The Ottawa Citizen today has an Op-Ed by string cosmologist Jim Cline, headlined The Big Idea That Won’t Die, with a subtitle “The fact that string theory is suddenly under attack only underscores its success as a path to a unified description of nature.” There’s a lot that it outrageous about this piece, beginning with the subtitle. Normally scientists don’t start going on about the success of their theories until they have some experimental evidence for them.
Most outrageous are Cline’s claims that Smolin’s book and mine are written in a “defamatory style”, and are “slandering” string theory. Since he gives no evidence for either of these claims, there’s not much to say about them except that they’re defamatory and slanderous.
Cline makes the standard claim that string theory should be accepted since it has legitimately triumphed in the marketplace of ideas, while clearly being rather upset about the success that critics of string theory have recently been having in this same marketplace. Somehow, overhyping string theory is a legitimate marketplace activity, pointing out its problems is not.
He makes many of the by now standard bogus claims about supposed predictions and tests of string theory. At some point I suppose I should write a FAQ about these, since the string theory hype machine keeps promoting these things in a less than honest way to a public that is not well-equipped to see through the hype. Here’s a pretty complete list of the bogus “predictions”
String theory predicts supersymmetry and extra dimensions. The LHC will test these predictions.
The problem is that there is no prediction of either the scale of supersymmetry breaking or the size of the extra dimensions; in string theory these could be anything. All we know is that the energy scales involved are at least a TeV or so, since otherwise we’d have seen these phenomena already. There’s no reason at all to expect the extra dimension scale to be observable at the LHC, even most string theorists think this is highly unlikely. There is a standard argument that the hierarchy problem could be explained by a low supersymmetry breaking scale, but this is already starting to be in conflict with the lack of any observations of effects of supersymmetry in precision electroweak measurements, and now string theorists seem very willing to say that supersymmetry may be broken at an unobservably high scale.
String theory predicts observable effects in the CMB or gravitational waves.
If you look into this, this is based on very specific cosmological scenarios such as brane inflation, and again string theory doesn’t tell you even what the energy scale of the supposed predictions is. Undoubtedly you can get “predictions” from specific models, once one chooses various parameters, but not observing these “predicted” effects would not show that string theory is wrong but just that a specific scenario is wrong, with many other possible ones still viable. There’s a new review article by Henry Tye where he claims that “string theory is confronting data and making predictions”, which isn’t true. It is only certain specific scenarios that he has in mind, he admits that other, equally plausible, scenarios (such as using not branes but moduli fields as the inflaton) make no predictions at all. For more about this, one can watch recent talks by Tye and Polchinski at the KITP.
The anthropic landscape predicts the value of the cosmological constant and will make other predictions.
The latest contribution to the anthropic landscape hype is from Raphael Bousso and is entitled Precision Cosmology and the Landscape. I’ve written many times about the problems with the cosmological constant “prediction”. Bousso claims that “there is every reason to hope that a set of 10^500 vacua will yield to statistical reasoning, allowing us to extract predictions”. He doesn’t give any justification at all for this, neglecting to mention arguments about the inherent computational intractability of this question, and the failure of the program to try and predict the answer to the one question that seemed most likely to be approachable: is the supersymmetry breaking scale low or high?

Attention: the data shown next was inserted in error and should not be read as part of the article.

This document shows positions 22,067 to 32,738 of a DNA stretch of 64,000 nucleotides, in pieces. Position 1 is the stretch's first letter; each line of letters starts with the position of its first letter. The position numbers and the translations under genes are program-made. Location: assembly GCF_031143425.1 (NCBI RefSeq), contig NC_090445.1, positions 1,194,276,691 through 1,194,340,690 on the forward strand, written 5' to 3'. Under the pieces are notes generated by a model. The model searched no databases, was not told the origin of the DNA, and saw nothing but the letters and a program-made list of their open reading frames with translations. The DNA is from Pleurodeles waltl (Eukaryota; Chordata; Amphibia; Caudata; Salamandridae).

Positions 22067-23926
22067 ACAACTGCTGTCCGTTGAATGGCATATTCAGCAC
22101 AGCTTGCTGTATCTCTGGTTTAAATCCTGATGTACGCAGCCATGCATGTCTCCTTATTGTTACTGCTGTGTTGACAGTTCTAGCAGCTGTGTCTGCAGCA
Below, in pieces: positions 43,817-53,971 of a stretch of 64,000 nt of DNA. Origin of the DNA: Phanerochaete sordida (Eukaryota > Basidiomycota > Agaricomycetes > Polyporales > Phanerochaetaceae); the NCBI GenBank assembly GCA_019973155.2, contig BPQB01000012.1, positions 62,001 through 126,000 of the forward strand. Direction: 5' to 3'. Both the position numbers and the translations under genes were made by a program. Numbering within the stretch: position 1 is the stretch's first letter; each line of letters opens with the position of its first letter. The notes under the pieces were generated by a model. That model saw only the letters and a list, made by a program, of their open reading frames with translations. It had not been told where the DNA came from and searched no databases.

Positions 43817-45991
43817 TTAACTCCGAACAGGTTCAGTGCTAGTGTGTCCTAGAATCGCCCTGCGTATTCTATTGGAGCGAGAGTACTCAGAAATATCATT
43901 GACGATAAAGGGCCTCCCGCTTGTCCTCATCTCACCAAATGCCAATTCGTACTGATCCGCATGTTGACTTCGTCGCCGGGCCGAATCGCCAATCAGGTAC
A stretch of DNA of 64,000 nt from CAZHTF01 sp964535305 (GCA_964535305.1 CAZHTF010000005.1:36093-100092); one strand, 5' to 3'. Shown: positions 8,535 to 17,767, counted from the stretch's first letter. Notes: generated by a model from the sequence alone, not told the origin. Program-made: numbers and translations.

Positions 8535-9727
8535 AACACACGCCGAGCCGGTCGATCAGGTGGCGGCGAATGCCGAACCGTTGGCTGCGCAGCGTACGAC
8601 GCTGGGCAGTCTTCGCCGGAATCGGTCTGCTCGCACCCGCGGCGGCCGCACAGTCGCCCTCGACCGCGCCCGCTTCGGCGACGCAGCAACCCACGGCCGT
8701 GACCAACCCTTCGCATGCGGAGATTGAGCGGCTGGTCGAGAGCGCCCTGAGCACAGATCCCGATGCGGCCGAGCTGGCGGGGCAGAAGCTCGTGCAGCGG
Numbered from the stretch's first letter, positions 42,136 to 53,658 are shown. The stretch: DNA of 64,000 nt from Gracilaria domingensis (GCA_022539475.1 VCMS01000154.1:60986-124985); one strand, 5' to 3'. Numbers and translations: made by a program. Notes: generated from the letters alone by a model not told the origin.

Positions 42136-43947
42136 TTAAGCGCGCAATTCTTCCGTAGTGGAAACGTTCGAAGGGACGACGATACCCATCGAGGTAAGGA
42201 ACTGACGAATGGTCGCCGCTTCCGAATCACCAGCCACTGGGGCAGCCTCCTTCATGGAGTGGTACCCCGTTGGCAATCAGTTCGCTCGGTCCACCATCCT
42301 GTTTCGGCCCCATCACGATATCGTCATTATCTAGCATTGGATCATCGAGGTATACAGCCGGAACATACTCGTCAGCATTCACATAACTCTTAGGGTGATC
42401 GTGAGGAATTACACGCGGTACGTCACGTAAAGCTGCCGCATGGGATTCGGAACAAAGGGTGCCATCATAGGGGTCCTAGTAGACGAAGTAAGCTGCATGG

String theory makes predictions testable at RHIC.
There are lots of problems with this, but the main one is that the “string theory” involved is a different one than the one that is supposed to unify particle physics and quantum gravity.
Update: For more promotional material about string theory, you can buy a set of lectures by Jim Gates entitled Superstring Theory: The DNA of Reality. I haven’t seen the videos, but Gates is probably not indulging in the kind of claims about “predictions” of string theory being made by many others.
Update: A couple people have pointed out that a new paper has appeared pointing out that the one “prediction” of the landscape claimed by Susskind, that of the sign of the spatial curvature, isn’t sustainable. This issue was discussed here with Steve Hsu, who was blogging from a conference where Susskind made that claim, and wrote about it in more detail here. Hsu is one of the co-authors of the new paper.
Update: There’s a rather critical review of Lee Smolin’s book in this week’s Science magazine by Aaron Pierce entitled Teach the Controversy! Somehow I suspect Pierce did not write the headline, since he doesn’t seem to think much of opposition to string theory or that it is a good idea to encourage any dissent about it. In his review, he pretty much completely ignores the fact that string theory is supposed to be a unified theory, explaining the standard model as well as quantum gravity, discussing just the question of string theory as a theory of quantum gravity. This is rather odd since quantum gravity isn’t even Pierce’s specialty. I’m somewhat curious what he might think of my book, which is pretty much all about string theory’s failure as an idea about particle theory.
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